well, if God wants me to keep reading He’ll tell me.” At the very millisecond that thought finished in my mind, BOOM! CLASH! Lightning struck and thunder boomed. It shook my entire room. A treasured item from my childhood, a wooden Jesus fish, fell out of my window and onto the floor. I flew off the bed and huddled in the corner of my room, as far away from the window as possible. I was shaking; afraid to move. God had just spoken to me. There was no denying it. This was not coincidence. There was nothing haphazard about the timing of the lightning bolt or the fact the only thing that moved in my room was the representation of Jesus.
I do not remember if it rained that night, but I am certain there were no other room shaking thunder claps or lightning strikes. And I know I desperately needed God during that time of my life. I needed to know He still loved me and that all hope was not lost. Lovingly, in that moment, God was there. His message to me was one I will keep with me all the days of my life: God is real. God is with us. God loves us and wants us to read the Word, His Word.
“ You were shown these things so that you might know that the Lord is God; besides him there is no other .” – (Deuteronomy 4:35 NIV)
As time passed, I began to feel more secure, more normal again. I continued reading my Bible every night although I rarely prayed. I started to slip back into the ways of the world. The moment I had so clearly experienced with God was left to memory as I grew comfortable, complacent and caught up in life. Eventually I stopped reading all together.
I was silly and foolish just like the Israelites. I forgot. I got caught up in my world — my needs and my desires. I stopped seeking the Lord, stopped reading my Bible, and was unfaithful to Him. Fast forward to April 2006 when my life changed for good.
I re-committed my life to the Lord and I have never looked back. As a newly dedicated Christian, I was exposed to the Scriptures through teachings on Sundays, but in the spring of 2010, a sweet lady entered the store where my husband was working, and as their conversation turned to the Lord, she told him about a resource that has become invaluable in my daily walk with God’s Word.
It’s called the Daily Audio Bible. It’s a digital app that goes through the One Year Bible, read by Brian Hardin, who lives in the rolling hills of Tennessee. Each morning he reads part of the Old Testament, part of the New Testament, some from Psalms and a portion of Proverbs. After the reading, he gives a short commentary and a prayer. This daily time within the Word has blessed my life so much! I have a greater understanding of the Word because I know more about the context.
2018 will be my seventh consecutive year of going through the Scriptures in a year with the Daily Audio Bible. I have found the sustenance I need is within his Word! I cherish my morning time in it and understand that His Word is alive! It speaks to me in the circumstances of my life. It gives me revelation in times of need, inspiration to believe in miracles, and the faith to walk out my days in collaboration with Christ.
“ Consequently, faith comes from hearing the message, and the message is heard through the word about Christ. ” – (Romans 10:17 NLT)
There are other great resources available too, and I encourage you to fiercely search for the one that works for you. I promise there is no better way to start your day than in the Word of God and with prayer. It is worth the effort to find an extra 30 minutes of alone time each morning. Here’s to a year ahead filled with more of Him!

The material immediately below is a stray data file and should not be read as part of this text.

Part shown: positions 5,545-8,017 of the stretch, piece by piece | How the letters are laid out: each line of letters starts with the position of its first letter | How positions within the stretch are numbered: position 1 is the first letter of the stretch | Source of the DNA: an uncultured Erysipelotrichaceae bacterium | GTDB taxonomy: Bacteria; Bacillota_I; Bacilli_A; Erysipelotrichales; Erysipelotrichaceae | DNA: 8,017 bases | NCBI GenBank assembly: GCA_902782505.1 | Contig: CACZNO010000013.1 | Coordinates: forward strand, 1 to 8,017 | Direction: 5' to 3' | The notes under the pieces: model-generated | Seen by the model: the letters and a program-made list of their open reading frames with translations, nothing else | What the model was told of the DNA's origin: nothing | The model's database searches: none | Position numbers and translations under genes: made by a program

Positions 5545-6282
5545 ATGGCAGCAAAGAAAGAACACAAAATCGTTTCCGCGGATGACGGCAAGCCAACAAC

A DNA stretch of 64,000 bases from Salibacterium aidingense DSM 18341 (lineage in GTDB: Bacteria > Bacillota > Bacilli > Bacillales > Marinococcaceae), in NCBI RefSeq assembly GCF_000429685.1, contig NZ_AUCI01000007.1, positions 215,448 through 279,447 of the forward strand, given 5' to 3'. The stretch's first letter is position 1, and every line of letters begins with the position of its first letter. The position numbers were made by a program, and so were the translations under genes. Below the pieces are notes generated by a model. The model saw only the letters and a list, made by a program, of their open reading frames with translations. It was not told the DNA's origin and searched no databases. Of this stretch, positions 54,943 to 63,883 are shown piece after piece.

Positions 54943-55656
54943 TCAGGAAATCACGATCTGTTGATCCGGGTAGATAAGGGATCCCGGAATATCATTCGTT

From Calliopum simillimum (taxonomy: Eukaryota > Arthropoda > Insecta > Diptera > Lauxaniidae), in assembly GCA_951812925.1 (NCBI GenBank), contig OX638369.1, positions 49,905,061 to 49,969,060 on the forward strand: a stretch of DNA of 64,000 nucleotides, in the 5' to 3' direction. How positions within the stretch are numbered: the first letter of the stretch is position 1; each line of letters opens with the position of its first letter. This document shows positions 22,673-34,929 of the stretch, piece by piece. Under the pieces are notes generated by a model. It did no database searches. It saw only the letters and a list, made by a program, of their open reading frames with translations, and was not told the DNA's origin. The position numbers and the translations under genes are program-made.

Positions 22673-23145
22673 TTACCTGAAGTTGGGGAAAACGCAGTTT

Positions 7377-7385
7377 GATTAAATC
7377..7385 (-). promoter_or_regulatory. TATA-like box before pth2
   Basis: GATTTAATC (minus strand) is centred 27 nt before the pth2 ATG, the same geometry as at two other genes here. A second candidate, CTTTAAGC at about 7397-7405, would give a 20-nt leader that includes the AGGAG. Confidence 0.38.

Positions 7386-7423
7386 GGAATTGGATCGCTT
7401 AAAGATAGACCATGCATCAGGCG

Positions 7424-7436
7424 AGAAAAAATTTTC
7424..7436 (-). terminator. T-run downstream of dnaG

If you’re interested in the Daily Audio Bible, search your app store or go to dailyaudiobible.com. Look for the red windmill logo.
Sharon Holeman is a writer and photographer living in Baton Rouge, Louisiana. She was the project creator, coordinator and co-author of the book Backyard Miracles – 12 American Women, 12 True stories, 1 Miraculous God. Previously published in Her
Glory and inspire Louisiana , she is now penning her first screenplay. Ministry Today
showcased one of her photographs on the cover and several others as article imagery. Sharon is a graduate of the University of Texas at san Antonio and The Art institute of Houston. she is currently attending Bethany College to further her pursuit of the Lord and His Word.
For the sixth time, the Dunham School has been named an Apple Distinguished School, proof that its leaders are producing the next generation of innovators, problem solvers and game changers.
The Apple Distinguished School Award is given to schools that demonstrate technological innovation, leadership and educational excellence that inspire collaboration, creativity and critical thinking. Under the guidance of Nikole Blanchard,
Director of Innovation and Technology, the school has created a curriculum that incorporates iPads, MacBooks, BreakoutEDU Boxes, 3D printers, virtual reality, coding, robotics, and explorations in Dunham’s Innovation/STEM Labs.
Apple Vice President of Education John Couch attended a Dunham home football game on November 10 to personally present the award to the school.
“I started working at Chick-fil-A on College Drive in May of 2015. I had just graduated from high school as a home-schooled student, and it was my very first ‘real’ job. From the beginning as a team member, I have had the opportunity to become a team trainer and eventually a team captain. During my time here, I have learned skills in the areas of customer service, food
safety, leadership, and communication that will now follow me wherever I go. In addition to working, I have been able to pursue musical endeavors, travel, and be active in my church. I look forward to finishing my college studies online through Lumerit in 2018. My favorite thing about working at Chick-fil-A has definitely been finding ways to use my job to serve others and make people smile. The friendships and memories made with my team will last a lifetime!”
Monturios K. Howard, Assistant Manager